1WineDude TV Episode 32: Things The Wine Industry Needs To Hear (The Gary Vaynerchuk Interview And Keynote Highlights From #NomWineConf 2011)

Vinted on April 13, 2011 binned in 1WineDude TV, best of, going pro, interviews, on the road, wine industry events

In today’s episode, you get highlights from wine personality and social media / business guru Gary Vaynerchuk‘s keynote speech at the synthetic cork producer Nomacorc-sponsored "Marketing to the Next Generation of Wine Consumers" conference that took place in Napa last week (at the beautiful Culinary Institute of America in St. Helena). They are things the wine industry probably doesn’t want to hear – but they desperately need to hear them. 

I was part of panel at the event, in which we riffed on the main themes espoused by Gary in his fantastic keynote speech (which delivered some much-needed stern messages to the Napa wine industry – for a distillation of some of those messages, check out my article later this week on the Wines.com blog).  If anyone who attended still thinks that Gary isn’t the real deal after his keynote, then they have their heads shoved into a part of their anatomy that requires a belly-button-window installation for them to see what’s really going on.  Most importantly, Gary also finally admits that I am a handsome man (though I refrained from asking him to sign my chest as one male attendee did – thankfully I did NOT get that on video).

In today’s vid (at the 10:10 mark) I interview Gary about his new book, The Thank You Economy (a book that, well, crushes his previous release Crush It! and is Seth-Godin-level good – and will certainly further brighten his already-nearly-blindingly-brilliant star in the social media space). I also get his take on how different wine regions of the world are performing in terms of engaging their customers (hint: not well).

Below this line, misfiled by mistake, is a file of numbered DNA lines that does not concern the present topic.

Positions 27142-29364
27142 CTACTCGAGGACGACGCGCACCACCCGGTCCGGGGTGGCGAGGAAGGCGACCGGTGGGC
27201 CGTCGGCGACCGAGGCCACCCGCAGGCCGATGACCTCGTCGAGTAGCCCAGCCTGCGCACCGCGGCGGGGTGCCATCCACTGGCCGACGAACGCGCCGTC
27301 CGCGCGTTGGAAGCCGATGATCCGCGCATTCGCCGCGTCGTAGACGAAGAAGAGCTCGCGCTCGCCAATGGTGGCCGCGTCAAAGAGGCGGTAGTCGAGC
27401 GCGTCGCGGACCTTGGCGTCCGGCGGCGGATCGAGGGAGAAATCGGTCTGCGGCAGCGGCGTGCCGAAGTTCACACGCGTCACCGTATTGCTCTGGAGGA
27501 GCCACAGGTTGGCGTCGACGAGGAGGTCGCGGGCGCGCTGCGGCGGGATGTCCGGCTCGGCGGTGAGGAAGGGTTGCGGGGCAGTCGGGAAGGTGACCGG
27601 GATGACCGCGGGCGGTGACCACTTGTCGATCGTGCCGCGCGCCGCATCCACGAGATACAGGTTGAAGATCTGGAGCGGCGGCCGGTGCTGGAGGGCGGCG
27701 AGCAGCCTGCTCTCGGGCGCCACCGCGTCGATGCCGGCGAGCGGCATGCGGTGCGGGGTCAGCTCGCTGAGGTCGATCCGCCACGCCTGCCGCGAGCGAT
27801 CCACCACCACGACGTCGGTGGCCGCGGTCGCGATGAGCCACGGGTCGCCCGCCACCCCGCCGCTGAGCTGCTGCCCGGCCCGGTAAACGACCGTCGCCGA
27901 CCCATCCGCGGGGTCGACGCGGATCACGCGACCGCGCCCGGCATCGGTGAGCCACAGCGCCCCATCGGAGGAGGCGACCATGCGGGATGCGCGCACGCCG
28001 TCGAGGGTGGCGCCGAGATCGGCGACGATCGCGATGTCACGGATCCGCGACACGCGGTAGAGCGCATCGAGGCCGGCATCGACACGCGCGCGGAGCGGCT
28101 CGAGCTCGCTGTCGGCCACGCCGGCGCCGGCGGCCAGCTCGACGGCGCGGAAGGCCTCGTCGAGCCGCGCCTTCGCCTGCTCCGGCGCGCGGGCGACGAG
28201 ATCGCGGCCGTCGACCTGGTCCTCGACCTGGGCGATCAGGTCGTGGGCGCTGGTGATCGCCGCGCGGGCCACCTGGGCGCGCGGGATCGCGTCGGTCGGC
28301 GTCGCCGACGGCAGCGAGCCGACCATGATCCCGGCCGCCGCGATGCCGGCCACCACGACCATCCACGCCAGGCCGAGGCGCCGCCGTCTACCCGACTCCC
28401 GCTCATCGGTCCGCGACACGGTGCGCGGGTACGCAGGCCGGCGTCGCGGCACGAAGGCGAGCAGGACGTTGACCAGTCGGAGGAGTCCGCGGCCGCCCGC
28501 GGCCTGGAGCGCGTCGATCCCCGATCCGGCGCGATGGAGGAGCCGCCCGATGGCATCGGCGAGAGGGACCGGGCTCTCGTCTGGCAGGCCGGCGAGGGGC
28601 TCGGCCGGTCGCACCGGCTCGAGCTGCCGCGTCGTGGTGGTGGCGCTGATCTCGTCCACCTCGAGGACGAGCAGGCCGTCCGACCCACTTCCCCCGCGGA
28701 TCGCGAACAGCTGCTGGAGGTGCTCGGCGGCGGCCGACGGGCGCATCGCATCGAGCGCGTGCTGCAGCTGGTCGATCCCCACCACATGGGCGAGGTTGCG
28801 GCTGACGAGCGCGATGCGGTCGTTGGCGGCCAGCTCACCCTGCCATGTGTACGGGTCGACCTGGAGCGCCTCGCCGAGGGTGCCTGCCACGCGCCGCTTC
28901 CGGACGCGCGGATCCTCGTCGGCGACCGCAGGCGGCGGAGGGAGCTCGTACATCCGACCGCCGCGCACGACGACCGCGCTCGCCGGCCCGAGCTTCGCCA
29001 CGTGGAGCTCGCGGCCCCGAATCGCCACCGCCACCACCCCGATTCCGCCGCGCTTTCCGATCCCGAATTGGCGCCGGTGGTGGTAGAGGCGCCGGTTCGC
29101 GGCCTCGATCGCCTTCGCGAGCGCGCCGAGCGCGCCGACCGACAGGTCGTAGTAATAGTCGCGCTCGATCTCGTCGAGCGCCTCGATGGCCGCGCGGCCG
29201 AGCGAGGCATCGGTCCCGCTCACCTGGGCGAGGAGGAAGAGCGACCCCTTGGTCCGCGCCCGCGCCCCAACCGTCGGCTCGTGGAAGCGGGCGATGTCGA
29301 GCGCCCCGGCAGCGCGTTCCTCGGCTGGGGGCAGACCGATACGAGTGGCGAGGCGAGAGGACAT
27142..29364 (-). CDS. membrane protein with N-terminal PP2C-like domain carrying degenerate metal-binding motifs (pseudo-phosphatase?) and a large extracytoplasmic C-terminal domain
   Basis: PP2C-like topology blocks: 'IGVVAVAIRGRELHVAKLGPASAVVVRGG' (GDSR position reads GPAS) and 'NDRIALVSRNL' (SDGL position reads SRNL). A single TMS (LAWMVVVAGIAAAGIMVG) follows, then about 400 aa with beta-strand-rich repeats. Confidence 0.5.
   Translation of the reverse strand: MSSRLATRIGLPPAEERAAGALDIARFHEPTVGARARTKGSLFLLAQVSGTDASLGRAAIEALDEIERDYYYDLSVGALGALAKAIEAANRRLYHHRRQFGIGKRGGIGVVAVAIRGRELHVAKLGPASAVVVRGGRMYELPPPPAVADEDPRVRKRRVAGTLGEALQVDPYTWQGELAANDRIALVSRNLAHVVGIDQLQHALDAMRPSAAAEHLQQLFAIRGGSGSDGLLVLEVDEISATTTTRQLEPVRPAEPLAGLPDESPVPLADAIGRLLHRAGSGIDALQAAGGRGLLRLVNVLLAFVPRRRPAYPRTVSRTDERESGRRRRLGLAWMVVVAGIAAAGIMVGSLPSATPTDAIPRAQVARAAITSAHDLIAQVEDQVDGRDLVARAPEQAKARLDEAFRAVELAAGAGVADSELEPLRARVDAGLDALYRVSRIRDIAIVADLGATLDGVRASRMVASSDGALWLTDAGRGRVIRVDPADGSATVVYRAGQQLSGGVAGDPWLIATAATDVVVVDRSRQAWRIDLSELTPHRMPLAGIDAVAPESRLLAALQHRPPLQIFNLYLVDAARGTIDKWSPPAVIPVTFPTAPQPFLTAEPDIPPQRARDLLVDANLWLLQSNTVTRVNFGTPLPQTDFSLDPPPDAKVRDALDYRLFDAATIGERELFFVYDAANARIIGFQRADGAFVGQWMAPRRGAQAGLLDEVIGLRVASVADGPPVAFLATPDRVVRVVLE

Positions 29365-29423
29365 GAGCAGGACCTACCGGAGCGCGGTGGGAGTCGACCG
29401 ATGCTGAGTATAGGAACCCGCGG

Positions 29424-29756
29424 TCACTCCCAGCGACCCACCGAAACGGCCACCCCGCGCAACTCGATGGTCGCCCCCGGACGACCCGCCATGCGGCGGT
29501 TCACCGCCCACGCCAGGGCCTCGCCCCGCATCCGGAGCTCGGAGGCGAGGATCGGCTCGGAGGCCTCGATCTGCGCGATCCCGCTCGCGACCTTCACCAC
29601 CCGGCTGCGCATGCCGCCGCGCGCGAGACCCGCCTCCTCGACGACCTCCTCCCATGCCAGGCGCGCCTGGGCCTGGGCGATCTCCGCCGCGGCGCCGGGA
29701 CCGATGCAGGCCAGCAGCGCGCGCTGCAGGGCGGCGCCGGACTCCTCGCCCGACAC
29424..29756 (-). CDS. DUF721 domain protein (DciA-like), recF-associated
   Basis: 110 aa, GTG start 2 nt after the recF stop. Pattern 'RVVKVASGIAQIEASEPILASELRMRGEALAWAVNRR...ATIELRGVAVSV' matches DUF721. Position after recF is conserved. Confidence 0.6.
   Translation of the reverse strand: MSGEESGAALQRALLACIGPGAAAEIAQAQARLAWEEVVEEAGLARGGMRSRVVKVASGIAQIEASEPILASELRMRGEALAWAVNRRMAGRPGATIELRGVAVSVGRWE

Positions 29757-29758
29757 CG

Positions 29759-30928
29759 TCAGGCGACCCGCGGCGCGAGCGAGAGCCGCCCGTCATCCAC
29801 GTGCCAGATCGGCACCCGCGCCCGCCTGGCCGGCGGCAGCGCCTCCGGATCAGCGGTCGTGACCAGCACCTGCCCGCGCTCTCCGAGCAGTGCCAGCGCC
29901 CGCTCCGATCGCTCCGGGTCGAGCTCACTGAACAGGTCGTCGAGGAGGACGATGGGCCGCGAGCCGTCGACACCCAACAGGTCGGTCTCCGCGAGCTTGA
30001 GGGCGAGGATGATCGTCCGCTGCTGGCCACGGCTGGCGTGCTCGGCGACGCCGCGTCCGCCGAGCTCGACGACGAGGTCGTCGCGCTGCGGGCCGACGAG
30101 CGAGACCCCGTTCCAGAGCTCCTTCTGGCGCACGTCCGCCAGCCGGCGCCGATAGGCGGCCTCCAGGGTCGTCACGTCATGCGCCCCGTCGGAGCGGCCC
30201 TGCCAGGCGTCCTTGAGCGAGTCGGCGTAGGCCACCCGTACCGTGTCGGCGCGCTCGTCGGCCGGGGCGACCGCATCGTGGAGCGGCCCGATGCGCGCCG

Enjoy (and make sure to get Gary’s new app at DailyGrape.com while you’re at it)!

 
Some other resources: WineBusiness.com has a pretty cool list of quotes from Gary’s keynote, and you can get a feel for the highlights of the day through the twitter feed (VinoCartel.com has also put together a twitter stream from the presenters and attendees).
 
By the way… Nomacorc makes a synthetic wine bottle closure that you can actually extract pretty easily with a corkscrew, so if I were a natural cork producer I’d be worried right now(although in that case I’d already be worried, having lost gobs of market share in the last few years because my product has something like a 2% failure rate… whatever…).
 
Cheers!
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Thoughts on "Summer In A Glass" And Finger Lakes Wine Finding Its (Red And White) Mojo

Vinted on April 12, 2011 binned in book reviews, wine books

Before I offer my thoughts on Evan Dawson’s recently-released Summer in a Glass: The Coming of Age of Winemaking in the Finger Lakes, I need to make sure that you thoroughly understand that this is NOT a book review.

It’s not really a book review because as a personal friend of Evan, and a fan of his writing in general, and a member of the Palate Press ad network (which is currently running ads for Summer in a Glass, some of which appear right here on this site), I am very likely incapable of producing an unbiased review of his first book.

In fact, I’m quoted in the book as well, and, now that I think about it, about the only way I could be more firmly lodged like a NYC prostitute onto the tip of this book would be if I were somehow receiving a percentage of the advance (I’m not).  So let’s just say that when I tell you that Summer in a Glass is not really a wine book, but is a humanist take on a local industry finally finding its mature footing, and just happens to be set in a wine region – and that it’s a total joy to read – I’m at least being subconsciously influenced into seeing the more positive gleams from the sheen coming off of its glossy cover.